Just Deserts

Separating Hussein’s execution from therapy.

by Bruce S. Thornton

Private Papers

In Mark Twain’s Tom Sawyer, a “committee of sappy women” petition the governor to pardon the murderous Injun Joe.“If he had been Satan himself,” Twain snorts, “there would have been plenty of weaklings ready to scribble their names to a pardon petition, and drip a tear on it from their permanently impaired and leaky waterworks.”

I thought of this passage as I read with disgust the international reaction to the hanging of Saddam Hussein. People who shrugged at Hussein’s torture, mutilation, murder, and genocide are now shocked, shocked that his victims sent him off to Hell with a few humiliating barbs. What do you expect? These are the people whose fathers and brothers were slaughtered by Hussein and his minions. It strikes me as the epitome of restraint that they just hanged him rather than paying him back in cruel kind.

A lot of this uproar is merely the whine of ideological and political axes being ground. Europe’s complaints in part reflect the knee-jerk, clichéd anti-Americanism that addles the brains of those presumably more sophisticated and nuanced thinkers across the Atlantic. Also, Europeans have fooled themselves into believing that they have evolved beyond such barbarous practices like capital punishment. They haven’t caught on yet that their EUtopia is a transient luxury financed by American military power. They’re idealists because they can afford to be. Let the conditions that have subsidized their idealism change, and we’ll see how pacific and civilized is the continent that gave us two world wars and a genocide.

As for the Russians and Arabs, it takes monstrous shamelessness for them to make a peep. Russia has handled its jihad problem in Chechnya by killing tens of thousands and leaving Grozny looking like Berlin in 1945. As for the Arab regimes, torture and summary execution are as common as flies. And why would we pay any attention to the complaints of Iraqi Sunnis, many of whom still idolize the murderous Hussein and still torture and murder their fellow Iraqis?

But in the West, larger cultural forces account for the bizarre sentimentalism that thinks feeling sorry for the deserved humiliation of a ruthless psychopath is somehow the sign of a superior moral sensibility. Maybe it is, if you are a person of faith, aware of his own sinful nature and believing in a God who will judge and to Whom the evil must answer. But most of the whining about Hussein has come not from the religious but from the liberal secularists who sneer at talk of good and evil. And that provides us the clue to this reaction.

Such concern for murderers and indifference to their victims reflect the therapeutic imperative dominating the affluent West: any suffering, even of those who have earned it by their heinous acts, is an abomination to be clucked over and avoided. This attitude is in turn generated by the deterministic superstition that ultimately murderers are not responsible for their crimes. Since all causes are material (genes, lack of education, unjust social and economic institutions), free will is a chimera, and good and evil merely empty labels for the effects of these material causes.

Once moral responsibility has been stripped from actions, all suffering is equal and equally intolerable. Not that we should be unmoved by the suffering of even the evil. The tragic sensibility of the ancient Greeks could recognize and even pity the suffering of an enemy, as Aeschylus does in the Persians, but this recognition was never sundered from a moral judgment — “the doer suffers,” Aeschylus says elsewhere. We should feel the suffering of the evil, but never apart from our consciousness of the crime that earned it, and never without the sobering lesson that we too are subject to the same punishment if we transgress the limits put upon our actions. That’s how, as Aeschylus puts it, “suffering teaches.”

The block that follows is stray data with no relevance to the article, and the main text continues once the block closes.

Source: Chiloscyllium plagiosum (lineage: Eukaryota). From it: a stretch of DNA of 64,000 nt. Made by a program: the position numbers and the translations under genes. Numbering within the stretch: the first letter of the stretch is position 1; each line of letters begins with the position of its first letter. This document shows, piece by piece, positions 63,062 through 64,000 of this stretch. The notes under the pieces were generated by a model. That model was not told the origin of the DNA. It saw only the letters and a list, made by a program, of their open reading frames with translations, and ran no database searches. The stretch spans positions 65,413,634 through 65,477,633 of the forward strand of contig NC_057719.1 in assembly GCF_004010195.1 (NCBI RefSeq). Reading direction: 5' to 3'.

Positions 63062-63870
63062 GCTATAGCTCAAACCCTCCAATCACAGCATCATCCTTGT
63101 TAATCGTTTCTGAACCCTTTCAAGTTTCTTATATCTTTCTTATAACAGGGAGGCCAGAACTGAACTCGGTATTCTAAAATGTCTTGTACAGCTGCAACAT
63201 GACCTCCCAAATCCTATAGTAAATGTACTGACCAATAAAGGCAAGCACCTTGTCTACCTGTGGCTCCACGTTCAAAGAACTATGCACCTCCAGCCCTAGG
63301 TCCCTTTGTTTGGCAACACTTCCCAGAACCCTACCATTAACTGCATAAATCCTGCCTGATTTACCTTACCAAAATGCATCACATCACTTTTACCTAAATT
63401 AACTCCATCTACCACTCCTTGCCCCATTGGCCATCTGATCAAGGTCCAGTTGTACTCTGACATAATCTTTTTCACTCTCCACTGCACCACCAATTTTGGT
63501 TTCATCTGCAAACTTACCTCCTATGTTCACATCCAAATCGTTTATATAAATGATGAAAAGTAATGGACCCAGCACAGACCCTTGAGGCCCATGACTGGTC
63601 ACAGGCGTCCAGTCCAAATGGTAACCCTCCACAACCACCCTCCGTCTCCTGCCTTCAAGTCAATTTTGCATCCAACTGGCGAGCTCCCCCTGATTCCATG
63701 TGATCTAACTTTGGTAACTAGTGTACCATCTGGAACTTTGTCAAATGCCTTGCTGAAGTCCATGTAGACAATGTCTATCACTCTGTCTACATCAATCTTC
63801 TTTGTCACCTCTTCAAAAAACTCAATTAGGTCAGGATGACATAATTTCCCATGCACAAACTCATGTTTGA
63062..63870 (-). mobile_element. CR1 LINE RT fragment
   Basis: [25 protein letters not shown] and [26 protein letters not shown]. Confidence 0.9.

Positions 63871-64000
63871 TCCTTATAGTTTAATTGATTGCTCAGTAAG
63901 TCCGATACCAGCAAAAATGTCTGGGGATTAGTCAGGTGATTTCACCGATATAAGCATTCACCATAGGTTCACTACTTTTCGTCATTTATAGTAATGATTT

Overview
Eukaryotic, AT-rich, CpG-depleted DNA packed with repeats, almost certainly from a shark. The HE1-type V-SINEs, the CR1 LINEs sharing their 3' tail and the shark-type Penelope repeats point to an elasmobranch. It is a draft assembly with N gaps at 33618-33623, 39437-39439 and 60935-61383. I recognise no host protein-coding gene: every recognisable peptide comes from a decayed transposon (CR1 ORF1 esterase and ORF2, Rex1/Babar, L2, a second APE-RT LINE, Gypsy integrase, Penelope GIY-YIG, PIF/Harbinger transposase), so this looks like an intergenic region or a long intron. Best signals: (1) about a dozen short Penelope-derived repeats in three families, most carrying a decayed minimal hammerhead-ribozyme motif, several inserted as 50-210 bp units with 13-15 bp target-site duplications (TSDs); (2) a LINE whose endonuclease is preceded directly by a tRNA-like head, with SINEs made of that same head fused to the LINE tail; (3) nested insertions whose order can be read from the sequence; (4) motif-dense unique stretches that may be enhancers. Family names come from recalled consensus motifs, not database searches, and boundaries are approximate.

But for us therapeutic sentimentalists, all suffering is bad, even that of the guilty, and so we should eliminate it even for them. And we think this attitude is more “civilized,” that the common humanity of the evil is more important than their evil deeds. But of course most evil people are still in many ways human like us. Most of the Nazis who perpetrated the Holocaust loved their wives and children, experienced joy, appreciated beauty, and feared pain and humiliation and death. So what? That’s like saying they had two eyes and two legs. They were still evil and deserved to pay for the actions.

This sentimental indulgence of evildoers has encouraged more evil by ignoring the whole issue of responsibility and just payment for one’s freely chosen actions. How is that “civilized”? How is it a moral advance to allow those who despise the humanity of others to burden the earth with their presence, to enjoy the sun on their face and the food in their mouths, and all the other goods they stripped from others?

Ah, but that is mere revenge, some say, and we have evolved beyond revenge. Personal vengeance, taken apart from the community’s laws and protocols, is indeed an evil. But the vengeance of the community, its institutionalized punishment of those who violate its collective values, is justice. If that punishment includes a few seconds of humiliation, it is still just, considering the crimes that earned the punishment. Instead of weeping, like Twain’s biddies, over Hussein’s sordid but richly earned end, we should be celebrating that the world has been disburdened of a monster, and that his evil has met its just deserts.

©2007 Bruce Thornton

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